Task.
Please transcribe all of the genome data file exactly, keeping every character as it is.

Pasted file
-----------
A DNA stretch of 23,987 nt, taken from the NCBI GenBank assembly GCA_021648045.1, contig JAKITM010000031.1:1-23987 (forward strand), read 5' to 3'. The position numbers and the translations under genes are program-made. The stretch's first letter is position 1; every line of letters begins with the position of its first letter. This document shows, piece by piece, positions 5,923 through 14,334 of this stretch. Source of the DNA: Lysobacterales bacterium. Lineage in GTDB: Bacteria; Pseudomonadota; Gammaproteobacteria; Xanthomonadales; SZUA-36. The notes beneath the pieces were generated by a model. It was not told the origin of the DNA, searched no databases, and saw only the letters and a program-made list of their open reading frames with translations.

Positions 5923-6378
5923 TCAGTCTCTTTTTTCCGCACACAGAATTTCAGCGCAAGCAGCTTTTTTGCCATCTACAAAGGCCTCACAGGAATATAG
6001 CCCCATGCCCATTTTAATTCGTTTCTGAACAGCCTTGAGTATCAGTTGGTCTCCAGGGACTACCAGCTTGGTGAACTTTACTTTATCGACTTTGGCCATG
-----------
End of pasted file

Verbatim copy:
A DNA stretch of 23,987 nt, taken from the NCBI GenBank assembly GCA_021648045.1, contig JAKITM010000031.1:1-23987 (forward strand), read 5' to 3'. The position numbers and the translations under genes are program-made. The stretch's first letter is position 1; every line of letters begins with the position of its first letter. This document shows, piece by piece, positions 5,923 through 14,334 of this stretch. Source of the DNA: Lysobacterales bacterium. Lineage in GTDB: Bacteria; Pseudomonadota; Gammaproteobacteria; Xanthomonadales; SZUA-36. The notes beneath the pieces were generated by a model. It was not told the origin of the DNA, searched no databases, and saw only the letters and a program-made list of their open reading frames with translations.

Positions 5923-6378
5923 TCAGTCTCTTTTTTCCGCACACAGAATTTCAGCGCAAGCAGCTTTTTTGCCATCTACAAAGGCCTCACAGGAATATAG
6001 CCCCATGCCCATTTTAATTCGTTTCTGAACAGCCTTGAGTATCAGTTGGTCTCCAGGGACTACCAGCTTGGTGAACTTTACTTTATCGACTTTGGCCATG